Hektoen International

A Journal of Medical Humanities

Silent no more

Susan Kaplan
Chicago, Illinois, United States


Lung, Bronchiole – Metaplasia, Goblet cell from a male Sprague – Dawley rat in an acute study. National Institutes of Health.

I hear a cough in the dark. Like all mothers, I am exquisitely attuned to any sound from my children in the middle of the night. A few more coughs. Silence. More coughing. I get out of bed and go into Benji’s room to check on him. The cough has not awakened him, so I get back into bed and close my eyes. But then it starts again, louder, more insistent, as if reverberating off the walls. He is now awake and upset. I hear a kind of hiccup when he inhales that I instinctively know is wheezing. “Are you having trouble breathing?” I ask. He nods.

Benji is growing up a mile from where I grew up. As a child, I did not know anyone with asthma. When I took ballet lessons in fourth grade, there was not an inhaler to be seen—I had never seen one and would not know what it was if I did. Later, I had a friend in law school who was the first person with asthma I ever met.

Records of people suffering from asthma go back centuries. French novelist and essayist Marcel Proust wrote long letters to family and friends about his asthma symptoms and the many ways in which he tried to relieve them. But it is now an international epidemic. At Benji’s school, it is practically normal. When his fourth-grade class had a strenuous running exercise in gym, the teacher told the kids, “Bring your inhalers.” When Benji took a break-dancing class in fourth grade, the inhalers were lined up next to each other on the windowsill just like the kids in the dance studio.

As an environmental and occupational health lawyer and researcher, asthma had long been at least in the background of my work, but mostly at a scholarly distance. Once my older son was diagnosed with asthma, however, I was forced to learn about its causes and triggers. On Benji’s doctor’s recommendation, I vacuumed often with a HEPA vacuum cleaner, zipped dust covers onto his mattress and pillows, and placed an air filter in his room.

Beyond allergens like dust mites, animal dander, and grass pollen, however, I found I was largely on my own when it came to protecting Benji from environmental triggers. I ended up talking with child care and school teachers, principals, custodians, and facilities directors about air fresheners and bleach cleaners, and to the school bus company about idling. Many of these issues were, fortunately, addressed by policies I was slowly learning about. I looked for summer activities that would not involve Benji being outside all day, given the preponderance of orange and red (high air pollution) days during the summer in Chicago, where we live.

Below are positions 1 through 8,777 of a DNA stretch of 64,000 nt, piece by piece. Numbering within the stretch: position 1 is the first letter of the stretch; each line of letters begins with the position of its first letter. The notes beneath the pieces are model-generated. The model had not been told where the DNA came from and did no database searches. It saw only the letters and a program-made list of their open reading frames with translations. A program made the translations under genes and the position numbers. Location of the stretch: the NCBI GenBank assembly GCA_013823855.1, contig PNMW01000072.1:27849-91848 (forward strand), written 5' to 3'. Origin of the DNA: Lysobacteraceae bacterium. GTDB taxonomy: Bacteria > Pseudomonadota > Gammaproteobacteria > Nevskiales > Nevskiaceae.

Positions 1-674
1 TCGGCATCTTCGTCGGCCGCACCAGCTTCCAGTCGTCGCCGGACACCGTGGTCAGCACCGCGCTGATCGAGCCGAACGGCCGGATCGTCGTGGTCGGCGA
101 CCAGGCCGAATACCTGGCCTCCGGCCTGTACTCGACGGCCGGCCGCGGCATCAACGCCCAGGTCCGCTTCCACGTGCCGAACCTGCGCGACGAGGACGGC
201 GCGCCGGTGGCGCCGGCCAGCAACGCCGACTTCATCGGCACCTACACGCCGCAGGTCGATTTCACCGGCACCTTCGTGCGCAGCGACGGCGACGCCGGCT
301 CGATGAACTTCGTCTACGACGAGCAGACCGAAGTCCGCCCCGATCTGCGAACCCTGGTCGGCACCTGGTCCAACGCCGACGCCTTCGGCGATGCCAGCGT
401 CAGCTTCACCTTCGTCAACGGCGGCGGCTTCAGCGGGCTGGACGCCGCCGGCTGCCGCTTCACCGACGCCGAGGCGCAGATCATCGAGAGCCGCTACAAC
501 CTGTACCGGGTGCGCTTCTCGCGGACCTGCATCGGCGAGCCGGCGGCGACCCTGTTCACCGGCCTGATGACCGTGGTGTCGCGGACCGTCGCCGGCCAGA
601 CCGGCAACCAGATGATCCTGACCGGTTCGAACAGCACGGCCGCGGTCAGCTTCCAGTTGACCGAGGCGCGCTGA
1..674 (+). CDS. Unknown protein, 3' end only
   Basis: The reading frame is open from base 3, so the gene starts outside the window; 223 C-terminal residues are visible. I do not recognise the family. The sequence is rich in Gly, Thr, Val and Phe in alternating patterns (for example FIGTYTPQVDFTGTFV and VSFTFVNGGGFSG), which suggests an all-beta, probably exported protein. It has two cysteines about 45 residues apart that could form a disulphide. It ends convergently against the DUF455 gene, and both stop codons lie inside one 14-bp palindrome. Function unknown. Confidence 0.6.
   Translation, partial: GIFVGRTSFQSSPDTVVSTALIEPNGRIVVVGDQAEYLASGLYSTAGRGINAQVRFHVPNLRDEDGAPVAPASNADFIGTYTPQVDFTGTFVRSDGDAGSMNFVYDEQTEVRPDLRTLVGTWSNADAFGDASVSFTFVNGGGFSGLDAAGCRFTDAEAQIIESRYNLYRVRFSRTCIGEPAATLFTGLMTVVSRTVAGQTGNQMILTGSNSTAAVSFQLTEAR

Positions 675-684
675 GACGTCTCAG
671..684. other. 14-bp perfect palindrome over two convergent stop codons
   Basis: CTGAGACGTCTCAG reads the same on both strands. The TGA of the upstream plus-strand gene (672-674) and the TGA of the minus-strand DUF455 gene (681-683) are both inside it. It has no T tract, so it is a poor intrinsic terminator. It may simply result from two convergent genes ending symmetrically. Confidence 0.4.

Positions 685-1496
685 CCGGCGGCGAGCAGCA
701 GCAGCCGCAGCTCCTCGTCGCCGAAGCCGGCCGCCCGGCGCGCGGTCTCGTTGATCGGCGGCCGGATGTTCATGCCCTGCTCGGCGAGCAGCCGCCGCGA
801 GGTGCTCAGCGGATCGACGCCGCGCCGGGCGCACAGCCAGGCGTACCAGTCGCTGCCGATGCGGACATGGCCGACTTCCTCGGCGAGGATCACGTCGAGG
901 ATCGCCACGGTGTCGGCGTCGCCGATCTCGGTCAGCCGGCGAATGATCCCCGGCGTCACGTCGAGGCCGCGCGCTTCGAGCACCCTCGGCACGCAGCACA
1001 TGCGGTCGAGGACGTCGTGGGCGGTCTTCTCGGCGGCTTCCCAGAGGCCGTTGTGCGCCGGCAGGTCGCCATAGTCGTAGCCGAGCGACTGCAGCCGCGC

Far more challenging, I tried to persuade a nursing home that was directly across the street from our local elementary school to stop spraying its expansive lawn with herbicides, which become airborne and are linked in many studies with asthma problems. After applications, I could smell the chemicals for weeks. I wrote a letter to the home’s executive director and medical director, co-signed by a few neighbors. The executive director wrote back that having an attractive lawn was important to the residents and that the chemicals were legally applied. True—but it can be difficult to explain that many (well, tens of thousands of) chemicals in use have never been adequately tested for safety, not to mention for their synergistic effects and for their particular impact on sensitive populations like young children.

I asked local officials for assistance, to little effect. In retrospect, I did not push hard enough. In my insecurity, I reached out nervously, then pulled back. I think that as a woman, I felt particularly uncomfortable being assertive. Women tend to apologize—sorry for bothering you, sorry for taking your time—and while I knew I was right, I fell into that pattern. I requested a meeting with my local representative by email, then by phone, but he did not respond. I should have called regularly until he did.